The largest federal workers’ strike in Canadian history is approaching its third week, resulting in a backlog in immigration services and the uncertainty of thousands of people. Everyone has been impacted by the strike, including sponsored family, migrant workers, international students, and asylum seekers whose hearings have been postponed.
According to Reuters, the union representing the 155,000 federal employees on strike is requesting that remote work be covered by their collective agreement, even though wages remain the main issue. Who decides contract terms, seniority during layoffs, and regulations governing remote work are some other crucial sticking points throughout the discussions.
The administration and the union were negotiating on a new deal. The government maintains it wants an agreement that is fair to the union and taxpayers, while the union claims its members need help with rising living expenses.
Threatening to impede growth is a strike.
The strike’s delay is straining an already overburdened immigration system that is attempting to catch up with epidemic delays.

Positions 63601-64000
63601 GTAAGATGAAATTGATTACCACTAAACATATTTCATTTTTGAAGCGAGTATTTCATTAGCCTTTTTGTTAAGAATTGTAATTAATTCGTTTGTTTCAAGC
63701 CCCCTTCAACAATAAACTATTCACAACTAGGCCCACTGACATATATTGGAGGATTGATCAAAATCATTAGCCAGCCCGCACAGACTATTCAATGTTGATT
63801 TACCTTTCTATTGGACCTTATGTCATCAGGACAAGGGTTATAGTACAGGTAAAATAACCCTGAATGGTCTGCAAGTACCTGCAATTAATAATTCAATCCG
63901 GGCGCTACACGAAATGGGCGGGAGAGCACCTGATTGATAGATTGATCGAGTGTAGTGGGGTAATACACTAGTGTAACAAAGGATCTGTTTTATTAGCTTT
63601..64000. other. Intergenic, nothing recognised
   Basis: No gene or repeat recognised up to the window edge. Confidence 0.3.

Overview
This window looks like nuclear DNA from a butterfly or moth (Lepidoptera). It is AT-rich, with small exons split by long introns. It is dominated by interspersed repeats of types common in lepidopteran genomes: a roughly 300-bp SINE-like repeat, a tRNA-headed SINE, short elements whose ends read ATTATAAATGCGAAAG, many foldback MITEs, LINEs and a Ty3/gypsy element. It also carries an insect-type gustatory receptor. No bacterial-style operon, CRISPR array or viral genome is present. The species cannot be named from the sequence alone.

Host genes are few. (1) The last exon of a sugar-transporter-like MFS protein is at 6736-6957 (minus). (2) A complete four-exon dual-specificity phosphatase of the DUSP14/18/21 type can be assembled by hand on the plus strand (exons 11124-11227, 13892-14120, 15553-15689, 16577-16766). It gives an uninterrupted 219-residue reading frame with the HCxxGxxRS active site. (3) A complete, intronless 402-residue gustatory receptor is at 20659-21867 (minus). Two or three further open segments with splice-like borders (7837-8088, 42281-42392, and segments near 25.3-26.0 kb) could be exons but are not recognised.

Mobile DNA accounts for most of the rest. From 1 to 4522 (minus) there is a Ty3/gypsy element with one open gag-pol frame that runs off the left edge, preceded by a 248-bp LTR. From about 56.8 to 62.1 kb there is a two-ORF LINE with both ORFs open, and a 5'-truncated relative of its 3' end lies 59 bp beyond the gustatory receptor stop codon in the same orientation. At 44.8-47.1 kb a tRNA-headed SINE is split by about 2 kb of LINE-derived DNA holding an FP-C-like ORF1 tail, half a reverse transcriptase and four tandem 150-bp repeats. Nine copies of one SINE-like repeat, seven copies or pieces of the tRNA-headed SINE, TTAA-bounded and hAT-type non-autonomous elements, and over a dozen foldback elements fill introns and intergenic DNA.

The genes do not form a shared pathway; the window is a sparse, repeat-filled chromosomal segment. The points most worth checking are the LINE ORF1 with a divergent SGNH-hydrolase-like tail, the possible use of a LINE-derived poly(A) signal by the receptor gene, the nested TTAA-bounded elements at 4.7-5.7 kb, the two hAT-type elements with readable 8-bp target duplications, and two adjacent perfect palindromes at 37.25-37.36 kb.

To support industries with worker shortages, ranging from healthcare to construction, Canada has increased its immigration objective to a record 500,000 extra permanent residents per year. However, some prospective immigrants are still waiting abroad, and others are left unsure of when their visas will expire.
According to Immigration, Refugees, and Citizenship Minister Sean Fraser, the strike has prevented the processing of tens of thousands of files. Additionally, the effects will be more severe the longer the strike lasts.
There are more than 1.8 million pending immigration appeals going on, according to Canada’s data from immigration office. This includes 448,000 requests for Canadian citizenship, 848,598 requests for temporary residency, and 519,030 petitions for permanent residence. Those whose positions have been affected by the strike within the immigration department, however, were unable to give specifics on how the strike has affected immigration services.